'Vulture' Hedge Funds Are Still Making Billions Off the Ghost of Lehman Brothers

While Lehman Brothers might be dead and buried in the Wall Street catacombs, there is still money to be made on its corpse.

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While Lehman Brothers might be dead and buried in the Wall Street catacombs, there is still money to be made on its corpse.

The amount of money to earn just increased, too, with Lehman Brothers Holdings Inc. announcing today that they will distribute an additional $17.9 billion on April 3 to creditors still looking to recover debts owed since the broker-dealer’s market-crushing bankruptcy in September of 2008. The latest figures bring the total payout to just over $80 billion.

Interestingly, the vast majority of claim distributions thus far, over two-thirds, have been to third-party creditors — companies that purchased Lehman's debt after the bankruptcy was underway. Lehman’s claims are currently owned by some of the industry’s largest distressed hedge funds, including Elliot Associates, King Street, CarVal and Baupost. None of these firms are strangers to profiting from bankruptcies. These so-called “vulture funds” buy debt at a low price during the most vulnerable time, then later recover for the full value of the loans, plus interest. 

The April 3rd distribution will offer $11.7 billion to third-party claims, including non-controlled affiliate claims; $5.1 billion to Lehman Debtors and their controlled affiliates; and $1.1 billion in back dated claims. This will be the fifth distribution from Lehman, and the second largest.

These third-party creditors include hedge funds, many of which purchased these claims at a steep discount following the Lehman bankruptcy. The purchase of Lehman's debt has become a valuable and crowded trade among hedge funds, as creditors are guaranteed a stream of income while holding Lehman debt. Because Lehman Brothers was a behemoth company with immense value, its liquidation would release substantial cash that would eventually pad the pockets of the creditors. Though creditors have had to wait years for this cash to come their way, the sheer size of the distributions has shown that patience does indeed pay off.

Based on the original December 2011 liquidation plan, Lehman was valued at $65 billion, and it was expected that the company's creditors would receive 18 cents on the dollar by 2016However, with this most recent distribution, Lehman’s value has increased from $65 billion to $80.4 billion. This increase stemmed from a variety of reasons, including rising valuations of Lehman's assets and the "crowding" of the Lehman trade, which drove up bond prices.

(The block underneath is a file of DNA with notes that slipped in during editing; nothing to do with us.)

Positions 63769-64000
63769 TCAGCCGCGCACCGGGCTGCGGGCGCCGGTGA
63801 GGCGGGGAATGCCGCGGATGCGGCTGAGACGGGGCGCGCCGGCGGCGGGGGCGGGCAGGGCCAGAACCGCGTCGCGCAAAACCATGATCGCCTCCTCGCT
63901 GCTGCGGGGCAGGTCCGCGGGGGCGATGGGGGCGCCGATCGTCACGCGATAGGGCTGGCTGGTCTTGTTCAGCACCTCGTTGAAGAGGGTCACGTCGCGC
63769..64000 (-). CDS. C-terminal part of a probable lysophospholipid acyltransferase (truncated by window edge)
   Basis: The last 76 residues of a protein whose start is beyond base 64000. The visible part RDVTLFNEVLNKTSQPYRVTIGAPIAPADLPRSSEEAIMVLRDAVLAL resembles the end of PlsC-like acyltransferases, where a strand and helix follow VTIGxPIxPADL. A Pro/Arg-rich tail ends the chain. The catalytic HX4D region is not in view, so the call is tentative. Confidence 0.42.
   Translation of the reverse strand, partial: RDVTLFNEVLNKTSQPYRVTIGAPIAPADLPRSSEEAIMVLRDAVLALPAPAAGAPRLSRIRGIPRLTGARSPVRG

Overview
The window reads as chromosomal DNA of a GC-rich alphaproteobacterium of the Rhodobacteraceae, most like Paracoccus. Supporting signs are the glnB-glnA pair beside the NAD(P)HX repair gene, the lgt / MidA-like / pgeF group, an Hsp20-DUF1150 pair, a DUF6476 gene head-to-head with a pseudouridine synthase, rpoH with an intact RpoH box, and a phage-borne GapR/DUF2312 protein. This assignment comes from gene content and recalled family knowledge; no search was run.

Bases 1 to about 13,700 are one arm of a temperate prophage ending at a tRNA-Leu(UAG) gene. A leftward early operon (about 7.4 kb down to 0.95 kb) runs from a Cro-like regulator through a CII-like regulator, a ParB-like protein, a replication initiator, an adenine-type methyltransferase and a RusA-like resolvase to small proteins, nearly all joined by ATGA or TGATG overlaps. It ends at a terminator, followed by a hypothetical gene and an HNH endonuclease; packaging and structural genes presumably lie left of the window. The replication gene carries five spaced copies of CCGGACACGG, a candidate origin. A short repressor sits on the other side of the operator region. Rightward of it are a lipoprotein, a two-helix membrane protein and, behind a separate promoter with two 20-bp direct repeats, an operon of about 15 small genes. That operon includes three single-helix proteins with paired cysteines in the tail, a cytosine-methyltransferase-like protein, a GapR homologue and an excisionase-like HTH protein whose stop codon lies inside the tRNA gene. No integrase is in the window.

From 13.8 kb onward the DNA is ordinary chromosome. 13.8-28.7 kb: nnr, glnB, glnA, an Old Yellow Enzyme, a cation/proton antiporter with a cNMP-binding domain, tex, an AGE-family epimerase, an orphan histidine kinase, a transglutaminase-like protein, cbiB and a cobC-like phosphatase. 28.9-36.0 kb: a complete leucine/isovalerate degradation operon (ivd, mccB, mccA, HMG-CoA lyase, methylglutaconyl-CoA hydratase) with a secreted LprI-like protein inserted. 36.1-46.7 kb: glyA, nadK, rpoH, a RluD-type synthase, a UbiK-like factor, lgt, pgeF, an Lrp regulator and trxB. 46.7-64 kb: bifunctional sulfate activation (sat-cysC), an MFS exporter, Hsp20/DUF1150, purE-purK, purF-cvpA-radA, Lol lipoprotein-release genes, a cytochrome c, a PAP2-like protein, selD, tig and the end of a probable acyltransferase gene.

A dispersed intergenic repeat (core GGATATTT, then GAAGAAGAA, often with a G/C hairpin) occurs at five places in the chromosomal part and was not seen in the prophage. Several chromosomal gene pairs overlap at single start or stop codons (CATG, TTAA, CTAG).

Subsequently, Harvey Miller, the attorney advising Lehman Brothers Holdings, Inc., estimates that recovery could be as much as 22 cents on the dollar. A even higher payout of 26.9 cents on the dollar is expected for holders of senior unsecured claims. That a nice healthy return for those hedge funds that got in on the deal.

So how much exactly do these third-party creditors stand to make on Lehman’s collapse and eventual distribution? The exact number is difficult to quantify, but it is safe to say it will be well into the billions. The total payout of $80 billion is much less than the $308.7 billion in claims authorized by the bankruptcy court, but these creditors purchased Lehman’s debt at an undisclosed, but guaranteed, lower price.

Or to take another example, Elliot Associates’ founder Paul Singer, bought $11 million in debt from the nation of Peru, and was eventually repaid $58 million.

All in all, hedge funds are making out from this deal beyond the actual payout itself. An increase to 22 cents on the dollar means hedge funds will walk away with 22 percent of the claim’s face value in cash. In the meantime, they also make money on trading their Lehman claims in the open market. More than five years since Lehman's shocking demise, these “vulture funds” continue to profit on the largest economic collapse in recent history. 

This article is from the archive of our partner The Wire.